Julia [54:16]: If I don't get the results that I'm hoping for. We're bringing in Misophonia this time kind of in this context of almost a firefighter. Not... quite but it's just like the idea of okay there's this alarm and it's telling you you need to change something or make a boundary or take care of yourself better or something like that um and then tracing back times when my misophonia was really bad or with certain specific triggers in the past um and trying to identify why was that trigger so bad um and working with those memories around that as opposed to the misophonia part of me right yeah so that's what we're going to try to do with that yeah interesting okay yeah i was curious about how i'm doing ifs too and we're doing a more like a strict office model um

Adeel [55:25]: But yeah, no, I'd love to talk about maybe on a part two or so. Yeah. We're hitting about an hour because I have to have kind of a hard stop around two o'clock. But yeah, I'd love to. Oh, see, I want to connect and get you the book and maybe we can kind of hear a little bit more about, compare notes a little bit about our thesis.

Julia [55:44]: Yeah, I would love that. I would love that.

Adeel [55:47]: But yeah, no, in the, in the remaining few minutes, I mean, and yeah, anything else you want to share? I know you have tons of stuff.

Julia [55:55]: I have you on again, but I, I mean, I think we covered a lot.

Adeel [56:02]: Yeah. Yeah.

Julia [56:04]: Oh, I, this was lovely. I just hope for everyone to gain hope and

Adeel [56:15]: um know that there is healing out there to be had whether it be for misophonia specifically or not anything you can do to take care of yourself is gonna help yeah no it's great yeah you're right we covered a lot of ground and part of it is like how you you're a student and how you you're kind of like you know um got to the path of like focusing on misophonia and obviously you're gonna probably deal with other stuff than just misothonia, but it's good to know how people are moving in this direction. I hope more people do that. And yeah, I've covered so many things. How you deal with school, how you're dealing with your other conditions, kind of your upcoming therapy. So yeah, good luck with everything. And yeah, thanks.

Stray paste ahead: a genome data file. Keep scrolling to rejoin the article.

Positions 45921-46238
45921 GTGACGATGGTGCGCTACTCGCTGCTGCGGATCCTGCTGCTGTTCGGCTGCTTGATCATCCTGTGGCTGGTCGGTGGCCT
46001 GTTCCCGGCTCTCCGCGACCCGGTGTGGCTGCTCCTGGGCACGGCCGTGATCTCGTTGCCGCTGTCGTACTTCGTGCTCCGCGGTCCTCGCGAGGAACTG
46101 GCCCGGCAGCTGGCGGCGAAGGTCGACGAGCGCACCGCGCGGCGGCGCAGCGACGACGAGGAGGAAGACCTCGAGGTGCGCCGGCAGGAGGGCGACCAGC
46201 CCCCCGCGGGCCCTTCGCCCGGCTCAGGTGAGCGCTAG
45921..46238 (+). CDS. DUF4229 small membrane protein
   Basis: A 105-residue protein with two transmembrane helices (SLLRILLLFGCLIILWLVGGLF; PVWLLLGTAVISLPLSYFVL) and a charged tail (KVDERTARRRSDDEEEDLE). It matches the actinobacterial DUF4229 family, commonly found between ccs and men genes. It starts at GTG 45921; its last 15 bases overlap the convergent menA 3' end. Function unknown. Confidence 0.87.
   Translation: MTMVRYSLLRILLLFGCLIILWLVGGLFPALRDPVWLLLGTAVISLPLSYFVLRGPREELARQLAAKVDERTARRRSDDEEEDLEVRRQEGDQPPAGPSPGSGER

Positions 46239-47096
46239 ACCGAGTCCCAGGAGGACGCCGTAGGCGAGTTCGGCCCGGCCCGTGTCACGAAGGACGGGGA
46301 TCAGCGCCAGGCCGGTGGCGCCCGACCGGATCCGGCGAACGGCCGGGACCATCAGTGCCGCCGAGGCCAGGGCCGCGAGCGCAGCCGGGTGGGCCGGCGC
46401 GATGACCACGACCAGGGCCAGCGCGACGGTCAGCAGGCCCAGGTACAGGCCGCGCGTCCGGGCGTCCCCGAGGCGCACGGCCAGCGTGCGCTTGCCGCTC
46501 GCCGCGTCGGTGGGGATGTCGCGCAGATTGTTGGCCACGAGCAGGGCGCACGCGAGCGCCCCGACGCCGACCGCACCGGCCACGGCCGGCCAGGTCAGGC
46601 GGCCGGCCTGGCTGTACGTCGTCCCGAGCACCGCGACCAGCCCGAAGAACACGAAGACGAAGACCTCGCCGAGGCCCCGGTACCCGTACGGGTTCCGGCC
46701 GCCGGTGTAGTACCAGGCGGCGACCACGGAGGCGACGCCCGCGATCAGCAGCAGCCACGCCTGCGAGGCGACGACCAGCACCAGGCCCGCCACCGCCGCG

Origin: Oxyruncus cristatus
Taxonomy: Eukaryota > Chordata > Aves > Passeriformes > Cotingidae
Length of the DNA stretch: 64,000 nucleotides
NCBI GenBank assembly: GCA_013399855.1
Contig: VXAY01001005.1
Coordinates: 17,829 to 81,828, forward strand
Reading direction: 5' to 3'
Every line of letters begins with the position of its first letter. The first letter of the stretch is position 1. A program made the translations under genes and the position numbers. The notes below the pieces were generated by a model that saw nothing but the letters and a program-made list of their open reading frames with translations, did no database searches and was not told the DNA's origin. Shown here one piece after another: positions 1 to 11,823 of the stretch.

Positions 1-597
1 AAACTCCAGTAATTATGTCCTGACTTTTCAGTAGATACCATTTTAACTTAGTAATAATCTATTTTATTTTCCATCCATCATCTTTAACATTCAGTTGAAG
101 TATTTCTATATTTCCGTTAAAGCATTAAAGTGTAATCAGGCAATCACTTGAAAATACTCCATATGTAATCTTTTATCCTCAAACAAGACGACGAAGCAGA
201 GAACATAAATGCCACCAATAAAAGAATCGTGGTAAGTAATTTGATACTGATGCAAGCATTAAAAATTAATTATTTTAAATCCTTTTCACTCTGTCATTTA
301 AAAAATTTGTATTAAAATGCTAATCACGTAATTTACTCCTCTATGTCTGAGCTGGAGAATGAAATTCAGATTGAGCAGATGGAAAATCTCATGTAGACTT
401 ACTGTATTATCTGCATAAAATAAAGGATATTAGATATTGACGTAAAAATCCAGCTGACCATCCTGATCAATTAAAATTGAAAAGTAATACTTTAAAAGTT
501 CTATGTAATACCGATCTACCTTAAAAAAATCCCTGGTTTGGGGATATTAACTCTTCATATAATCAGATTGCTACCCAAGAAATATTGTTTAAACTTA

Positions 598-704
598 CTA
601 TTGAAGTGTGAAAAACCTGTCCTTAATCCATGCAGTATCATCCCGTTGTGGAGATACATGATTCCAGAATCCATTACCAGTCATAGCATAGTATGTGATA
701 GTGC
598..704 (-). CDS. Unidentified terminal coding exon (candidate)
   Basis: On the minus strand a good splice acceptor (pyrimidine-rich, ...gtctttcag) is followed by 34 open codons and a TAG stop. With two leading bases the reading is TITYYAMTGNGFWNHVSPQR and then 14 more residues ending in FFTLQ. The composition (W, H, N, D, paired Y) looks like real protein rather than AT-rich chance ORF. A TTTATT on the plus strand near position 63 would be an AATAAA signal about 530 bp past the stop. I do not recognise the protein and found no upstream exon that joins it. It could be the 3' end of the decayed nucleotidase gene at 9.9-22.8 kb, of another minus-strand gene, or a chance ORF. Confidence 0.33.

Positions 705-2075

Julia [56:59]: Thank you for having me.

Adeel [57:00]: Thank you again, Julia. I'm really excited. So that you're in the area and good luck finishing your grad program. And I know you're going to help a lot of people. If you liked this episode, don't forget to leave a quick review or just hit the five stars wherever you listen to this podcast. You can hit me up by email at hellomissiforniapodcast.com or go to the website, missiforniapodcast.com. It's even easier to send a message on Instagram at missiforniapodcast, follow there, or Facebook at missiforniapodcast, on Twitter or X, it's missiforniashow. Support the show by visiting the Patreon at patreon.com slash MrPlayerPodcast. The music, as always, is by Moby. And until next week, wishing you peace and quiet.

Unknown Speaker [58:07]: Thank you.